James and John have not been listening to his words.  Instead of yelling at them for not paying attention, he asks if they can drink of that cup.  They glibly say that they can.  But Jesus knows that they have no idea of what they are talking about.  In time, they will understand that the crucified Lord is surrounded by two thieves on as he dies on the cross on Mount Calvary. He gives himself as a humble servant.   After the resurrection, they too will understand that their privileged leadership in the Christian community will involve humble service, and not power and honor and prestige.  In being humble servants, they will eventually drink of that same cup and show the world a different style of leadership.  They too will share in the redemptive suffering of the one who has taken upon himself the sins of the world.
            If we study the history of our Church over the past 2,000 years, we can see many examples of privileged leaders who have understood their roles as humble servants.  When leaders have shared in the redemptive suffering of Jesus Christ, the Church has flourished.  But, when privileged leaders have repeated the mistake of James and John and have put their desires for power and honor and prestige ahead of the needs of the faithful, the Church has suffered.  We are living in such a time now.  We see the incredible damage done when certain priests and bishops have put their own pleasure and interests ahead of the people they should have been serving as humble servants.  They have done great damage to the Body of Christ.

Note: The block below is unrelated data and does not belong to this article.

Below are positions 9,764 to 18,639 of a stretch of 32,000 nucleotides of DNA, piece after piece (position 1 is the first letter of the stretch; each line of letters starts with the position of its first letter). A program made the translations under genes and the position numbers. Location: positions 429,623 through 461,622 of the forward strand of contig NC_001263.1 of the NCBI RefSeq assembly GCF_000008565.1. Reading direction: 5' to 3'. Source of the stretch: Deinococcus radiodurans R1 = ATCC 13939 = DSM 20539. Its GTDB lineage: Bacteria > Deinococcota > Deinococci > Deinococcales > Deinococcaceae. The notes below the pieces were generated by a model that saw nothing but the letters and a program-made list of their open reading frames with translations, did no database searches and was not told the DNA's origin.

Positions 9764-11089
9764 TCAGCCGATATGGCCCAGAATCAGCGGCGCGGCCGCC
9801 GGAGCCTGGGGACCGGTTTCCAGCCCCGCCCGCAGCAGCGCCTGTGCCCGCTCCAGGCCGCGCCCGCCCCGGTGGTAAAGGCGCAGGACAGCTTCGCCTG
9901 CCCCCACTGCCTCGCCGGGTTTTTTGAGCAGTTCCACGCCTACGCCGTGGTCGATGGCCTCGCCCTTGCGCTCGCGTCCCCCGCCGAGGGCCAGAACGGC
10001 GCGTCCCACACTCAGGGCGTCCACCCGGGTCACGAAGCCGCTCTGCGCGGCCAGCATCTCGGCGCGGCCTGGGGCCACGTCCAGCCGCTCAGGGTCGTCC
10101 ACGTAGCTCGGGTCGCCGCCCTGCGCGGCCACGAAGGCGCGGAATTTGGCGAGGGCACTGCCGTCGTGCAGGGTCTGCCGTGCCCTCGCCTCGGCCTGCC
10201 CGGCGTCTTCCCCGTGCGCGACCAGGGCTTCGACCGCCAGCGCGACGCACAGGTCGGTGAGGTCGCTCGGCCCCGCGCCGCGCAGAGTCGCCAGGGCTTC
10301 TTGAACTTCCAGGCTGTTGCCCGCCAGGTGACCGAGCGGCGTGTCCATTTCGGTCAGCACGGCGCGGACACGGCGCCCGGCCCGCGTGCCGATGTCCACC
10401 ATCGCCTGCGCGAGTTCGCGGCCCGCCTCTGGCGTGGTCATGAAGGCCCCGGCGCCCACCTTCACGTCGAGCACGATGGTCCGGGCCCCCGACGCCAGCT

Jesus speaks directly to us who have the privileged position of being leaders.  He reminds us that we are called to be humble servants, putting the needs of the people ahead of our own desires and needs for recognition.  He reminds all of us who have become his disciples to imitate his example and trust in his redemptive suffering to triumph over the power of sin and death. 
            Bishop Rhoades has asked us to pray the Prayer of Saint Michael the Archangel at the end of all Masses.  The enemies of the Church are having a field day over our current situation.  We will ask for the intercession of Saint Michael the Archangel to aid us in our battle with Satan.  In praying this prayer, we will also express our trust that the Lord’s redemptive suffering will guide us out of this time and triumph over the powers of hell.

Sunday, October 14, 2018

14 OCTOBER 2018